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Syrians counting on Australian aid


Two elderly and two young Syrian refugeesShayma, 20 years old, was waiting in the crowd to receive her kits, holding her baby boy in her arms. Her face showed the signs of worry and exhaustion. The little boy looked very thin and undernourished. She said, 'His name is Jean and he is seven months old. I know he seems very small considering his age. We are very poor. Since we arrived here, my husband hasn't been able to find any job. We have no income at all. We live exclusively on the humanitarian aid we received.' (Caritas Lebanon)

The ongoing conflict in Syria has led to one of the worst humanitarian crises in the world today.

The UNHCR released a statement announcing that the number of Syrian refugees has now exceeded 2 million. This is an increase of almost 1.8 million since the same time a year ago. Approximately 52 per cent are estimated to be children, 17 years old or younger. More than 100,000 people have died, and over 8.3 million people are in need of urgent humanitarian assistance. As many as 4.25 million Syrians may be internally displaced, and continue to struggle with frequent power cuts, lack of water supplies and shortages of basic commodities.

The need for a peaceful solution is great. In that part of the world, where the host populations in neighbouring Lebanon, Jordan and Turkey are under increasing pressure, missile strikes will not bring about peace for the future.

My own children are aged three, two and four months. Shayma's experience described above touches a deep chord. In her shoes, what would I do? How would it be if no door opened for us after fleeing everything we once knew? We might feel blessed to have our lives. But could you feel hope for the future?

Caritas partners in Lebanon, Jordan and Turkey are delivering humanitarian support to more than 100,000 Syrian refugees. But it's the future facing Syria's children that impacts me the most. According to the UNHCR, women and children make up three quarters of the refugee population, and many children are making the journey alone. The vast majority of refugees are reliant on aid, most arriving with little more than the clothes on their backs.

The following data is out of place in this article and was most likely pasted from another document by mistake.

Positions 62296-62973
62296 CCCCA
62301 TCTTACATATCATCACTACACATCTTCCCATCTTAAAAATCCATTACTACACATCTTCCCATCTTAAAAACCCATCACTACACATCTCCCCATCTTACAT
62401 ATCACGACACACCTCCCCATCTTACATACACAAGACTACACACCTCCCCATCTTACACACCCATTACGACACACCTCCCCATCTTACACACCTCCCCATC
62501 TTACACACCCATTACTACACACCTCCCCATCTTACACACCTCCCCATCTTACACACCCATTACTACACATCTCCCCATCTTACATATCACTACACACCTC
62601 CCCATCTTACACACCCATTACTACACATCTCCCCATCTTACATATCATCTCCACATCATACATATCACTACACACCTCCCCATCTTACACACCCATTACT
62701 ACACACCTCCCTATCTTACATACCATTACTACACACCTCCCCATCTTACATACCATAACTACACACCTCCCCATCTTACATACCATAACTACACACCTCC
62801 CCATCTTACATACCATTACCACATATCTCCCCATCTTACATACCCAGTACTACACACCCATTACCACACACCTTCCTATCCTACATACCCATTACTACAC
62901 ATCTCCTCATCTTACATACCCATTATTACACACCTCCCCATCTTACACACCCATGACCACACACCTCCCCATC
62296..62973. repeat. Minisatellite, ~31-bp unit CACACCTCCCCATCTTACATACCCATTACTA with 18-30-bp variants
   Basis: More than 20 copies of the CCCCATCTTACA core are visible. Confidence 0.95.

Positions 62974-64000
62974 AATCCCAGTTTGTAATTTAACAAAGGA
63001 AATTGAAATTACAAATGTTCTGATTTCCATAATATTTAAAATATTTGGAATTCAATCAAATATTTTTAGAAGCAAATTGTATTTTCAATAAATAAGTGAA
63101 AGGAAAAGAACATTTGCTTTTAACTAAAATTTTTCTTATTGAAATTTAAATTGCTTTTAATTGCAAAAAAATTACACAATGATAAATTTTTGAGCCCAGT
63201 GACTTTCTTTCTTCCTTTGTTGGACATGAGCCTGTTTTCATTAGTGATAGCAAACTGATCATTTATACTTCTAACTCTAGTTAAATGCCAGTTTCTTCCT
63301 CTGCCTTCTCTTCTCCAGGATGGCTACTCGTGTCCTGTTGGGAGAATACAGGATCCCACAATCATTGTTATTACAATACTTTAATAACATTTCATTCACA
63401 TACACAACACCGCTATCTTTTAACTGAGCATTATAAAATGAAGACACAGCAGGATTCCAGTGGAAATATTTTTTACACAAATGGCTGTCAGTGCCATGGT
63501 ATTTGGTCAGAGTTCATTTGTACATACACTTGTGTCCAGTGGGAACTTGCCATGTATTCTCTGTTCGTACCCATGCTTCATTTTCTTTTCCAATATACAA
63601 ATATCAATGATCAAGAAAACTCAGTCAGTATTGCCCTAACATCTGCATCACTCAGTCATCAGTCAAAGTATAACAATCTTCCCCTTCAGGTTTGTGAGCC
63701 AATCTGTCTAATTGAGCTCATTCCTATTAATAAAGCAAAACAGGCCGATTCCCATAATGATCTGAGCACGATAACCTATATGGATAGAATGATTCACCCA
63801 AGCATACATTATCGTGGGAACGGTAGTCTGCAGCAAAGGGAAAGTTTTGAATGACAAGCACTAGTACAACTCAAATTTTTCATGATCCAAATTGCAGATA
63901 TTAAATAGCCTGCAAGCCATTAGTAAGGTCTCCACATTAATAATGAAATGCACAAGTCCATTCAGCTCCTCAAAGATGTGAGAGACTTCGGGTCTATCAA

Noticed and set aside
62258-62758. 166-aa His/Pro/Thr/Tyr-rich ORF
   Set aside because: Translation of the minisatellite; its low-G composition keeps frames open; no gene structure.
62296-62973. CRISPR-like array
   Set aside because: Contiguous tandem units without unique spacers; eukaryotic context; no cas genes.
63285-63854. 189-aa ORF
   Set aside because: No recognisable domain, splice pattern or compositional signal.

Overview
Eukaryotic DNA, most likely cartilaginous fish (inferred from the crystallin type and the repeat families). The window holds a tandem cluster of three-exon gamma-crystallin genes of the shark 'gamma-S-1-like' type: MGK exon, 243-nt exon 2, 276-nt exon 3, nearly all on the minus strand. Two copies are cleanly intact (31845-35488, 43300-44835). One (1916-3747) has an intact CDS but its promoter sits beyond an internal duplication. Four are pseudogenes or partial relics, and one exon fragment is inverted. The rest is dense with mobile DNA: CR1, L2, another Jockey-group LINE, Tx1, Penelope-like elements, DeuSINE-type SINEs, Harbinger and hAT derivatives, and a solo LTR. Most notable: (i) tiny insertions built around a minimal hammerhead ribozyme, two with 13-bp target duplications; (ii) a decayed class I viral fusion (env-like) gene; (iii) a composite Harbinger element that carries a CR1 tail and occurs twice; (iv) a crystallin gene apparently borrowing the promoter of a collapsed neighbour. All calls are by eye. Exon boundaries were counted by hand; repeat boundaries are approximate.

The numbers alone are daunting enough. When you begin to think of each individual's experience of devastation, you can begin to imagine the collective weight of suffering. Sadly, most of the stories we will never know.

I was heartened when I read the opening remarks of Foreign Minister Julie Bishop's Statement at the United Nations High Level Meeting on the Millennium Development Goals. Minister Bishop said:

As we approach 2015, it is right that we celebrate the enormous progress that has been made in poverty eradication globally since 2000. But there is much more to do to achieve the ultimate goal ... 'leave no-one behind'. We must ensure development is benefiting those most in need and most vulnerable.

I pondered whether Bishop's remarks could provide a lens of hope for interpreting the new Australian Government's announcements about the direction of our Foreign Aid program. At the very end of the election campaign, the Coalition announced plans to cut $4.5 billion in aid over the next four years. Last week, Prime Minister Abbott announced that AusAID would be 'integrated' back into the Department of Foreign Affairs and Trade, with the aim to 'more closely align' aid with the Government's diplomatic arm and trade.

This will be a complex process and will take time. Reports and evaluations demonstrate that Australia's foreign aid program is successful and effective. As it drives development, our foreign aid program can also support foreign policy — it has done for decades. Yet it is vital to ensure the millions of people living in poverty, like Shayma and so many others in Syria, have a place at the table. We must not ignore the needs of those lying at our gates simply because their communities do not hold trade or economic interests for us.